Consumer Reports magazine has taken the rare step of yanking its “Recommended” rating for the Honda Fit minicar, a move that follows announcement that the Fit was one of 10 out of the 11 vehicles that failed a critical new crash test.
The current Fit model was, in fact, tied for the worst performance in the so-called small-overlap front crash test run by the Insurance Institute for Highway Safety, a test designed to replicate what happens when two approaching cars clip one another on the highway, or when a vehicle strikes a pole or tree. Of the 11 vehicles tested by the IIHS, only the Chevrolet Spark received an Acceptable rating. The Fit was the only model – prior to the IIHS test – on the influential Consumer Reports Recommended list, however.
“Based on these findings, the Honda Fit lost its Recommended status,” the non-profit magazine announced. But the magazine also said it has hopes the Japanese minicar could soon earn its way back on the list, noting that, “A redesigned Honda Fit is due out this spring, which we would expect to pass the test based on the newness of its design and Honda’s recent accomplishments with this stringent test.”
Honda has more models on the recently announced list of the safest cars in America, according to the IIHS, a total of eight sold by the flagship Honda and upscale Acura brands. The safest cars list was sharply trimmed back from 130 to just 39 vehicles for 2014, reflecting the organization’s decision not to include vehicles that failed the small-overlap front crash test.
CR recently revised its own endorsement process to take into account the small-overlap front crash test, which was introduced by the IIHS in 2012 – and which is not part of any federal safety standard, at least for the moment. The insurance group will no longer give a Top Safety Pick or Top Safety Pick+ award to any model that does not pass the new test. And the magazine will not give a vehicle that fails a Recommended endorsement.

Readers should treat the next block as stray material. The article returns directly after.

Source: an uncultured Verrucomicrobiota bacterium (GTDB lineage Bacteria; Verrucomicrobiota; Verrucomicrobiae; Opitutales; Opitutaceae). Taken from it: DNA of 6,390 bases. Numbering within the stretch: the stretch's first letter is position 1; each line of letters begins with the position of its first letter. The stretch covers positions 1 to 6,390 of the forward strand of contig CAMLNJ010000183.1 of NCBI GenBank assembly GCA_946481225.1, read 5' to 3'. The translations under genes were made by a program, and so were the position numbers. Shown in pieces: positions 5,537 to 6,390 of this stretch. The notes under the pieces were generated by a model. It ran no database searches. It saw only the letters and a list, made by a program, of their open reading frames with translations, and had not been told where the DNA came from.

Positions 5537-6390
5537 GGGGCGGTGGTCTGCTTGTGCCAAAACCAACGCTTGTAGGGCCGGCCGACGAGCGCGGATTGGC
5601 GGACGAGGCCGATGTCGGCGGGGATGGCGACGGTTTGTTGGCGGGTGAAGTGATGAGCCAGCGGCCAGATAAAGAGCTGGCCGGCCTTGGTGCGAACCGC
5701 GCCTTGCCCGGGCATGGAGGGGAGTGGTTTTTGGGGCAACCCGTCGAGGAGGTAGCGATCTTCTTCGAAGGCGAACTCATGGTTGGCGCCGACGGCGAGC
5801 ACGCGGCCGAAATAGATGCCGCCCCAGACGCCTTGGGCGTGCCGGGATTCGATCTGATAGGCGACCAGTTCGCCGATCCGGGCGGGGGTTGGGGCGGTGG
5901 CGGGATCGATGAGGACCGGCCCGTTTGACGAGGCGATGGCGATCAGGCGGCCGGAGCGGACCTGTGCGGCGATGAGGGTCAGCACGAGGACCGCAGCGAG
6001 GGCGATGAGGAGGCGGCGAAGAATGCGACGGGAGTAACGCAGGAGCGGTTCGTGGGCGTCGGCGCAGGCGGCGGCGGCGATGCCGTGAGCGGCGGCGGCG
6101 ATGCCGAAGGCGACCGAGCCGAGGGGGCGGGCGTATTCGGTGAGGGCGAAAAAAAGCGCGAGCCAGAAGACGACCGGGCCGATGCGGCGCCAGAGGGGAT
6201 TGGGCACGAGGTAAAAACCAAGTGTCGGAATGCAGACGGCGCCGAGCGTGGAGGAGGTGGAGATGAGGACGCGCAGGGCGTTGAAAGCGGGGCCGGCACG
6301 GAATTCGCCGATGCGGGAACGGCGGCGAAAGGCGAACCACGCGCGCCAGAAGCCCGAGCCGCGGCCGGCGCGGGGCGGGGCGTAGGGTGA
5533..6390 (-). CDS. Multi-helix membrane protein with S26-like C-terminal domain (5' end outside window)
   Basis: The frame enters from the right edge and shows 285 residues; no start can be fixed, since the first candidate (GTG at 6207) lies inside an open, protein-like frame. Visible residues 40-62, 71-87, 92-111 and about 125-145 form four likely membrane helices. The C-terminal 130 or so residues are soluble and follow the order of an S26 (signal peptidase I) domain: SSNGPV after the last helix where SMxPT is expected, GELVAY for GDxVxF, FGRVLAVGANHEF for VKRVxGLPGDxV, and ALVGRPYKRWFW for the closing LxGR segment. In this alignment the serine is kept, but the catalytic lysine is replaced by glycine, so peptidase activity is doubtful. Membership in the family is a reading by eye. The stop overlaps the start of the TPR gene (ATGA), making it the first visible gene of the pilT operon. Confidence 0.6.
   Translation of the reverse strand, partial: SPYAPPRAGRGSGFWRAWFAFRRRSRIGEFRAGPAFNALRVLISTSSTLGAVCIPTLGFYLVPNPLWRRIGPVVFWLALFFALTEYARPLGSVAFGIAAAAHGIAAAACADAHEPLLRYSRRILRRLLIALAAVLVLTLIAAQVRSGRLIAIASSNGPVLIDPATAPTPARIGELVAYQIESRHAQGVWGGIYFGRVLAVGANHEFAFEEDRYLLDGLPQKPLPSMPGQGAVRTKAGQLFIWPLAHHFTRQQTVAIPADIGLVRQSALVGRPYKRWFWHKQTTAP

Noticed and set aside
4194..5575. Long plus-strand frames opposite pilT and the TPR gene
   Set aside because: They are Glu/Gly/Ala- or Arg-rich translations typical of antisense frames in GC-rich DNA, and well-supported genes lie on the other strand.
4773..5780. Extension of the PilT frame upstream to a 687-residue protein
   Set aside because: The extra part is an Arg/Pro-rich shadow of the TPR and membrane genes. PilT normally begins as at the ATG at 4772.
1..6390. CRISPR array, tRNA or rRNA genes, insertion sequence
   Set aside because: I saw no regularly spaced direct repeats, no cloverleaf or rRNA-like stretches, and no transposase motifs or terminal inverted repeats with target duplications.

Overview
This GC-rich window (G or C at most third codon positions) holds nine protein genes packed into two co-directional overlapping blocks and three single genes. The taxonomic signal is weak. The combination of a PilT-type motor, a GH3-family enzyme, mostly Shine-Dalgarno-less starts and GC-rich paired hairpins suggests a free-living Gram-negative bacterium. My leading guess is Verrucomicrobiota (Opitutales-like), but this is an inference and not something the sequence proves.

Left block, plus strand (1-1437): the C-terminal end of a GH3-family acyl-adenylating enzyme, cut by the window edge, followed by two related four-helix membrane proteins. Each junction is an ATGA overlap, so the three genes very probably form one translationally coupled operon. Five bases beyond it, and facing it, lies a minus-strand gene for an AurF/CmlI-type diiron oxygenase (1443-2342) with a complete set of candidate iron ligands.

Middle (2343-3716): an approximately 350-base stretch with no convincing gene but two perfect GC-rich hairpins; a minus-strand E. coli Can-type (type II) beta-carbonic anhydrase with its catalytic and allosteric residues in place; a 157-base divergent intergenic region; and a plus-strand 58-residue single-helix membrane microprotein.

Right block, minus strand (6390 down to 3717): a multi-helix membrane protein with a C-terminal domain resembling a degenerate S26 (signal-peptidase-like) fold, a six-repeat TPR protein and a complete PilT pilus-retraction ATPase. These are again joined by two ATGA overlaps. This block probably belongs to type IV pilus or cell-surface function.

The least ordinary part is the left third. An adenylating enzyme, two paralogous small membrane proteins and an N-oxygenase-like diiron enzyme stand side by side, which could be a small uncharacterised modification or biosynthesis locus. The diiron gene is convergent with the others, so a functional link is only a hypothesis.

That last year resulted in CR pulling both the Toyota Prius and the Toyota Camry off its list, though an update to the latter model meant that Camry sedans produced since last November now pass the small-overlap test and are again CR-endorsed.
The speed with which Toyota responded to the slap it took from both organizations underscores how important the two recommendations are taken by safety-minded buyers in today’s market. And Honda was quick to note that it also wants to get back in the good graces of both Consumer Reports and the Insurance Institute.
The maker launched an all-new version of the Fit at the North American International Auto Show in Detroit last week which will go on sale later this year. The 2015 model will add a number of new safety features and was specifically upgraded to address the demands of the small-overlap test, the maker says.
In a statement about the 2015 Fit, Honda says, “we anticipate it will earn top safety scores from the Insurance Institute for Highway Safety (IIHS), with a “Good” rating in all test modes including the rigorous small overlap front crash test. We also expect the 2015 Fit to earn the highest possible 5-Star Overall Vehicle Score rating from the National Highway Traffic Safety Administration (NHTSA). With these top test results, we intend to demonstrate that small cars can deliver outstanding crash test performance.”
(Most minicars fail new frontal crash tests. For more, Click Here.)
Meeting the new test is particularly difficult for smaller vehicles, noted IIHS. Industry analysts, meanwhile, say that it is a particularly significant challenge to retrofit an old vehicle to survive that type of crash – but it should be easier for makers to engineer in protection on all-new models.
The Chevy Spark was the only vehicle to record good injury measurements for all body regions, according to the IIHS. But even though the Korean-made minicar received an Acceptable rating, a statement from the IIHS noted it “doesn’t protect as well as a larger and heavier vehicle with a comparable rating.”
(Click Here for more on the 2015 Honda Fit.)
The safety group also noted that not a single model among the 11 minicars it tested offers front crash prevention – a radar-guided technology that can, at the minimum, warn a driver of a potential collision. As a result, none of the vehicles, including the Spark, qualify for the IIHS Top Safety Pick+ award.
“Small, lightweight vehicles have an inherent safety disadvantage. That’s why it’s even more important to choose one with the best occupant protection,” said Joe Nolan, IIHS senior vice president for vehicle research. “Unfortunately, as a group, minicars aren’t performing as well as other vehicle categories in the small overlap crash.”
But even in the small car category, a step up from minicars, only five of 17 models passed recent IIHS frontal crash tests.